There are many stories associated with St Nicholas.  One story that my friend Lynette told me is about a poor man with three daughters.  In those days a young woman's father had to give the prospective husband a dowry-  something of value like land or money.  The larger the dowry the better the chance that a young woman would find a good husband.  Without a dowry, a girl was likely to be sold into slavery.  This poor father's daughters were destined to a life of unhappiness.  Mysteriously, on three different occasions, a bag of gold was tossed through an open window into the girl's stockings or shoes that had been left to dry by the fire.  This is where we get the custom to put things of value into a stocking hung by the fire.  Because of St Nicholas' generosity, the girls were able to provide a dowry and marry well.

Last night after driving down the mountain, we popped a couple of Nick and Willy's pizzas (the mediterranian is my favorite and appropriate since St Nicholas lived on the coast of the Mediterranian Sea.) into the oven and then talked about St Nick.  We reviewed what we had learned about him last year and how he is different than Santa.  Then after eating we brought out the stockings.  The girls each got an ornament for the tree and a few other little gifts.  I did not spend more than $10 each.  The point is not to get more "things" but to learn about the generosity of another believer.  I hope to expand this next year.  I'd like to get a nice book on the real St Nick to read yearly.  I would also like to spend more time planning on practical ways to live out his example.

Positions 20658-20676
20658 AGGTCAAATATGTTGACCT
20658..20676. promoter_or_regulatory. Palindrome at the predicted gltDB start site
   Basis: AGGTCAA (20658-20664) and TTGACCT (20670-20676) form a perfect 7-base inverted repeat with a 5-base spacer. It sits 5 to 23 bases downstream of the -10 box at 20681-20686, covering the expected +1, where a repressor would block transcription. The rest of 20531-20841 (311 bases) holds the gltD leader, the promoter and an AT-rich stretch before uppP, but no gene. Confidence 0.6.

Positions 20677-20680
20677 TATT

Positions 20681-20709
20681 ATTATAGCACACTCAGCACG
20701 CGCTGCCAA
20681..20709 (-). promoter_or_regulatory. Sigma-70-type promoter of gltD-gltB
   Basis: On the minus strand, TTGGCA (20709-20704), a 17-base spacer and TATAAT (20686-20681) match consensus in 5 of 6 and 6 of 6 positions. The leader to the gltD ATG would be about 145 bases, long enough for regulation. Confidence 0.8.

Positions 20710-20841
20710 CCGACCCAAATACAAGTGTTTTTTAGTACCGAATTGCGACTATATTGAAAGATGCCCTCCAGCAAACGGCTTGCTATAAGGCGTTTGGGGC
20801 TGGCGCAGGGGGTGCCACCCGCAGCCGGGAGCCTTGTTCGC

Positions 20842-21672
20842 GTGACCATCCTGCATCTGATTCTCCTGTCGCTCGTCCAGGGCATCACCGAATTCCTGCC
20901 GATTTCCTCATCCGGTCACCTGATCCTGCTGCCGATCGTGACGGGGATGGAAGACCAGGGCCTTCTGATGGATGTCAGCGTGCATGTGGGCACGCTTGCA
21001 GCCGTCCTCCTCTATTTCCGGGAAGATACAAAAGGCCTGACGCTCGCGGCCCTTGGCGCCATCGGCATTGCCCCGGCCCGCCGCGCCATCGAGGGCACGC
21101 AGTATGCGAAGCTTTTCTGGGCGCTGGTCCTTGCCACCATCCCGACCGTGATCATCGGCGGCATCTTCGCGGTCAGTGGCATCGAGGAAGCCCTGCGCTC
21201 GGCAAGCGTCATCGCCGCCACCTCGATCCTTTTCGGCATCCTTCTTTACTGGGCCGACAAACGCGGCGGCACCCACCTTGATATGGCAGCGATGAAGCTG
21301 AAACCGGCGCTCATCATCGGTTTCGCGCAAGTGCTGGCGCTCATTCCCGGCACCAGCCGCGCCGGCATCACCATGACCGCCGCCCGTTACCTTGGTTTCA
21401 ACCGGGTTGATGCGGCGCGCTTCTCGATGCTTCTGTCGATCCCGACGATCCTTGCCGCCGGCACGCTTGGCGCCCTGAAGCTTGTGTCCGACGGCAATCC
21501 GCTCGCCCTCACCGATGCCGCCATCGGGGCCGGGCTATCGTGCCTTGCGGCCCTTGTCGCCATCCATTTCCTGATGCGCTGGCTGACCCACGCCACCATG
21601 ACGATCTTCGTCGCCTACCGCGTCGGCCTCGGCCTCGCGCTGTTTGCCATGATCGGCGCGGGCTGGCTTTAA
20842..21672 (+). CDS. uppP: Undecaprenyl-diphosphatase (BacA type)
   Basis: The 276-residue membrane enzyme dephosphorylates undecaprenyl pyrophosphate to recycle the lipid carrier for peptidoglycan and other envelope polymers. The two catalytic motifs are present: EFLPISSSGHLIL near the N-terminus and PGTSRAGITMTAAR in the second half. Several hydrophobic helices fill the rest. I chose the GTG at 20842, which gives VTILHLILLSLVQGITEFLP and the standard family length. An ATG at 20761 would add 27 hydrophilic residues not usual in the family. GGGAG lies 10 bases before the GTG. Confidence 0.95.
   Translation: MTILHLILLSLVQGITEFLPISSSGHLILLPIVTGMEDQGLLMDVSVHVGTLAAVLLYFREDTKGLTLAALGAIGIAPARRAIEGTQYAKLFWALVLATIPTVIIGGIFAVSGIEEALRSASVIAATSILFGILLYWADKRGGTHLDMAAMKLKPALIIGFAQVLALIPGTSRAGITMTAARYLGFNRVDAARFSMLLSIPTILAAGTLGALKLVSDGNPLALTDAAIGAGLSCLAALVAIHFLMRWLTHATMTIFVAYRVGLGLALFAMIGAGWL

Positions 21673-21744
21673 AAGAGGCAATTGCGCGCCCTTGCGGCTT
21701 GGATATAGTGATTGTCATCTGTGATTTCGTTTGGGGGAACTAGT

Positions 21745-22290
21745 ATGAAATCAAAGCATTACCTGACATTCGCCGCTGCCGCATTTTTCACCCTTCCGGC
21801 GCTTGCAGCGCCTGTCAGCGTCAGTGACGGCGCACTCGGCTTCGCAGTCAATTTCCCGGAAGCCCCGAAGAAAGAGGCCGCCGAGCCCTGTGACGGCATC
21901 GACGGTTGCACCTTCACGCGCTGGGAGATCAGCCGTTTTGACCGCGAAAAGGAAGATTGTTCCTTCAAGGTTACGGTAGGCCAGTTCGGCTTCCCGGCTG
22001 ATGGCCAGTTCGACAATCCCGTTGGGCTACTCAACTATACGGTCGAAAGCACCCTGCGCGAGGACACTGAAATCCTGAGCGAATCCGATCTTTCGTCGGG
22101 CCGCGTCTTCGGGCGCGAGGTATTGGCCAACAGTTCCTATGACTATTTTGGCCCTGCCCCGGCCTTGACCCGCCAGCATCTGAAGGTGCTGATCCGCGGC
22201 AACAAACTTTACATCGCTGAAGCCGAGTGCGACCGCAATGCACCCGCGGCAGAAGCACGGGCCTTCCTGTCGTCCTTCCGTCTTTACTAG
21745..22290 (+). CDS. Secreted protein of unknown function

Cood Weather Food